Ian McDonald (civil servant)

Ian McDonald
Chief Public Relations Officer (MoD)
Prime MinisterMargaret Thatcher
Succeeded byNeville Taylor[1]
Personal details
Born(1936-03-29)29 March 1936
Langside, Glasgow, Scotland, UK
Died28 March 2019(2019-03-28) (aged 82)
Alma mater
OccupationCivil servant

Ian McDonald (29 March 1936 – 28 March 2019) was a civil servant in the UK's Ministry of Defence and was the ministry's spokesman during the Falklands War.[2][3]

Life and career

McDonald was born on 29 March 1936, in Langside, Glasgow.[3] With his brother, he attended Glasgow High School.[3] He went on to study law at University of Glasgow and began postgraduate studies in Greek and Italian at the same university.[4] Soon thereafter McDonald was conscripted into the army as a translator in Cyprus,[2] however he had studied ancient Greek rather than the modern Greek which was required for his assignment. McDonald was discharged from the army and joined a law firm in Glasgow.[2] He later moved to Karachi, Pakistan, to work as a teacher for a year.[4]

Upon his return to the UK, McDonald was appointed to a junior position in the Ministry of Defence.[4] He was promoted through the ranks until spring 1982, during Falklands War, when he came into prominence as the spokesman for the ministry. Speaking in a monotone voice that British viewers found authentic and reassuring, McDonald gave regular briefings on the events of the war using a teacher's pointer and maps of the islands.[2][4]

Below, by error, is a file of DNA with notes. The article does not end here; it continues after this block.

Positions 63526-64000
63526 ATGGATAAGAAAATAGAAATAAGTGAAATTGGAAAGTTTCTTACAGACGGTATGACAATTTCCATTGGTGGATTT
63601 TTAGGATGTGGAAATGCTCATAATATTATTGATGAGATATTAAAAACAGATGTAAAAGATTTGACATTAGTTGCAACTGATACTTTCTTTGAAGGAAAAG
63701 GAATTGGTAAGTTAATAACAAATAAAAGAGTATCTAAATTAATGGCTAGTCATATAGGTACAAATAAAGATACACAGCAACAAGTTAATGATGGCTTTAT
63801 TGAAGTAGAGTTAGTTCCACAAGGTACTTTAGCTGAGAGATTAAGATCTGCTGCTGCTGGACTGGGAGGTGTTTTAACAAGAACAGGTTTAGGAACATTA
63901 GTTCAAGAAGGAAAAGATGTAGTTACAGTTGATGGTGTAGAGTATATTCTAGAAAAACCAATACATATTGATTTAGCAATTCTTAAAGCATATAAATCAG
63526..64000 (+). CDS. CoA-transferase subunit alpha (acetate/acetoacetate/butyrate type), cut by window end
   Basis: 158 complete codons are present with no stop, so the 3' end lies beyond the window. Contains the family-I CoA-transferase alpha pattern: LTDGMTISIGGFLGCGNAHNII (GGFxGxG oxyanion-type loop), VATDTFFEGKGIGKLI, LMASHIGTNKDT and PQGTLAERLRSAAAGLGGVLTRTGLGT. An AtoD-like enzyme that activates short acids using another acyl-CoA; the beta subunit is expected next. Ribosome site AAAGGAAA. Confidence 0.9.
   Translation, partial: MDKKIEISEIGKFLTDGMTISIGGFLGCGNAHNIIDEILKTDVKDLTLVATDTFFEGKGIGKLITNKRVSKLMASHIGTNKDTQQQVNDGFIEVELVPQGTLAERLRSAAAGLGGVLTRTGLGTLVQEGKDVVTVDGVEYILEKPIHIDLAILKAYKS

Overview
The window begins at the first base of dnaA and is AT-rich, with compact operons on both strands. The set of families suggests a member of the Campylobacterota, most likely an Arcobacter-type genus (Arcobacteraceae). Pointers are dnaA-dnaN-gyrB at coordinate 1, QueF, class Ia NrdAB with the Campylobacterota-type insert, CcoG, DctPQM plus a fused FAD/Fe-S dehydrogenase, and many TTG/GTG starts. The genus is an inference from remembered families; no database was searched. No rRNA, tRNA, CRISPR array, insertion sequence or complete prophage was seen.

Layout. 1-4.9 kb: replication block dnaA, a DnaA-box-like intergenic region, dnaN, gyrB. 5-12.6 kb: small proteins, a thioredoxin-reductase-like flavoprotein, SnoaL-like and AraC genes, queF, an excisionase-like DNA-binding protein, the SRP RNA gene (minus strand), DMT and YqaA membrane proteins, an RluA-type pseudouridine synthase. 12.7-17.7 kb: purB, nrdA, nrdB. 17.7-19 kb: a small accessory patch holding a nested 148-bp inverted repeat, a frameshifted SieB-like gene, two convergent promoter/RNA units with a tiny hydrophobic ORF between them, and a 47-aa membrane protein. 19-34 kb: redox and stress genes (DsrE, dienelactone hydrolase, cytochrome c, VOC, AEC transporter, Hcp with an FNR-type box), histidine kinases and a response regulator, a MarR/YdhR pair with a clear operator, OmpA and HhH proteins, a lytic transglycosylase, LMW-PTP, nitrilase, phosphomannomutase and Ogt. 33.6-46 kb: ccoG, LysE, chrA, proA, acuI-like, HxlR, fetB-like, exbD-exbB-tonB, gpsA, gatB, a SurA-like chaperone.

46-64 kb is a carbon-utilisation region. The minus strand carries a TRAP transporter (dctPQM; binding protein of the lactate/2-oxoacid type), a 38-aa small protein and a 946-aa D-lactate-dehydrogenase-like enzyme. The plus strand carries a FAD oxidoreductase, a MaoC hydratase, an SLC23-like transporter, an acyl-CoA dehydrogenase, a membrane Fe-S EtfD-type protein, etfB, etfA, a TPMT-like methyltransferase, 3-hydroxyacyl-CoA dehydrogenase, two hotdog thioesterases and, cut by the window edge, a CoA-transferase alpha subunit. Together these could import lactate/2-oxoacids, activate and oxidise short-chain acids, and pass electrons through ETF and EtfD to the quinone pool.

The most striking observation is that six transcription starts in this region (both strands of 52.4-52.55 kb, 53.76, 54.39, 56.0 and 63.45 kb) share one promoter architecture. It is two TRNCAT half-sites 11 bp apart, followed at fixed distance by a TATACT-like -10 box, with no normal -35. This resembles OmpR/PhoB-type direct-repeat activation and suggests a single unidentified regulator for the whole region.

As the British forces recaptured the islands, "McDonald became renowned for his restrained, and at times emotionless, style of delivery."[5] However, he frustrated reporters with his mysterious answers to questions, often quoting William Shakespeare in lieu of a response. In one instance he said "Hamlet, Act One, Scene Two, Line 215" which reads "But answer made it none". On Channel 4's documentary When Britain Went To War (2002),[3] McDonald revealed that he became the subject of amorous attention from TV viewers, including a woman who stalked him for two years and sent him emotive letters.[4]

In 1986, McDonald was made head of the Defence Exports Services Secretariat. He was in charge of the department during the Arms-to-Iraq affair and his name was included in the 1996 Scott Report, in which Richard Scott criticised McDonald for his "inattention … consistent with his general approach to line management".[3][6][7]

McDonald spent his later years at a villa in Umbria, Italy.[3] He died on 28 March 2019, the day before he would have turned 83 years old.[2]

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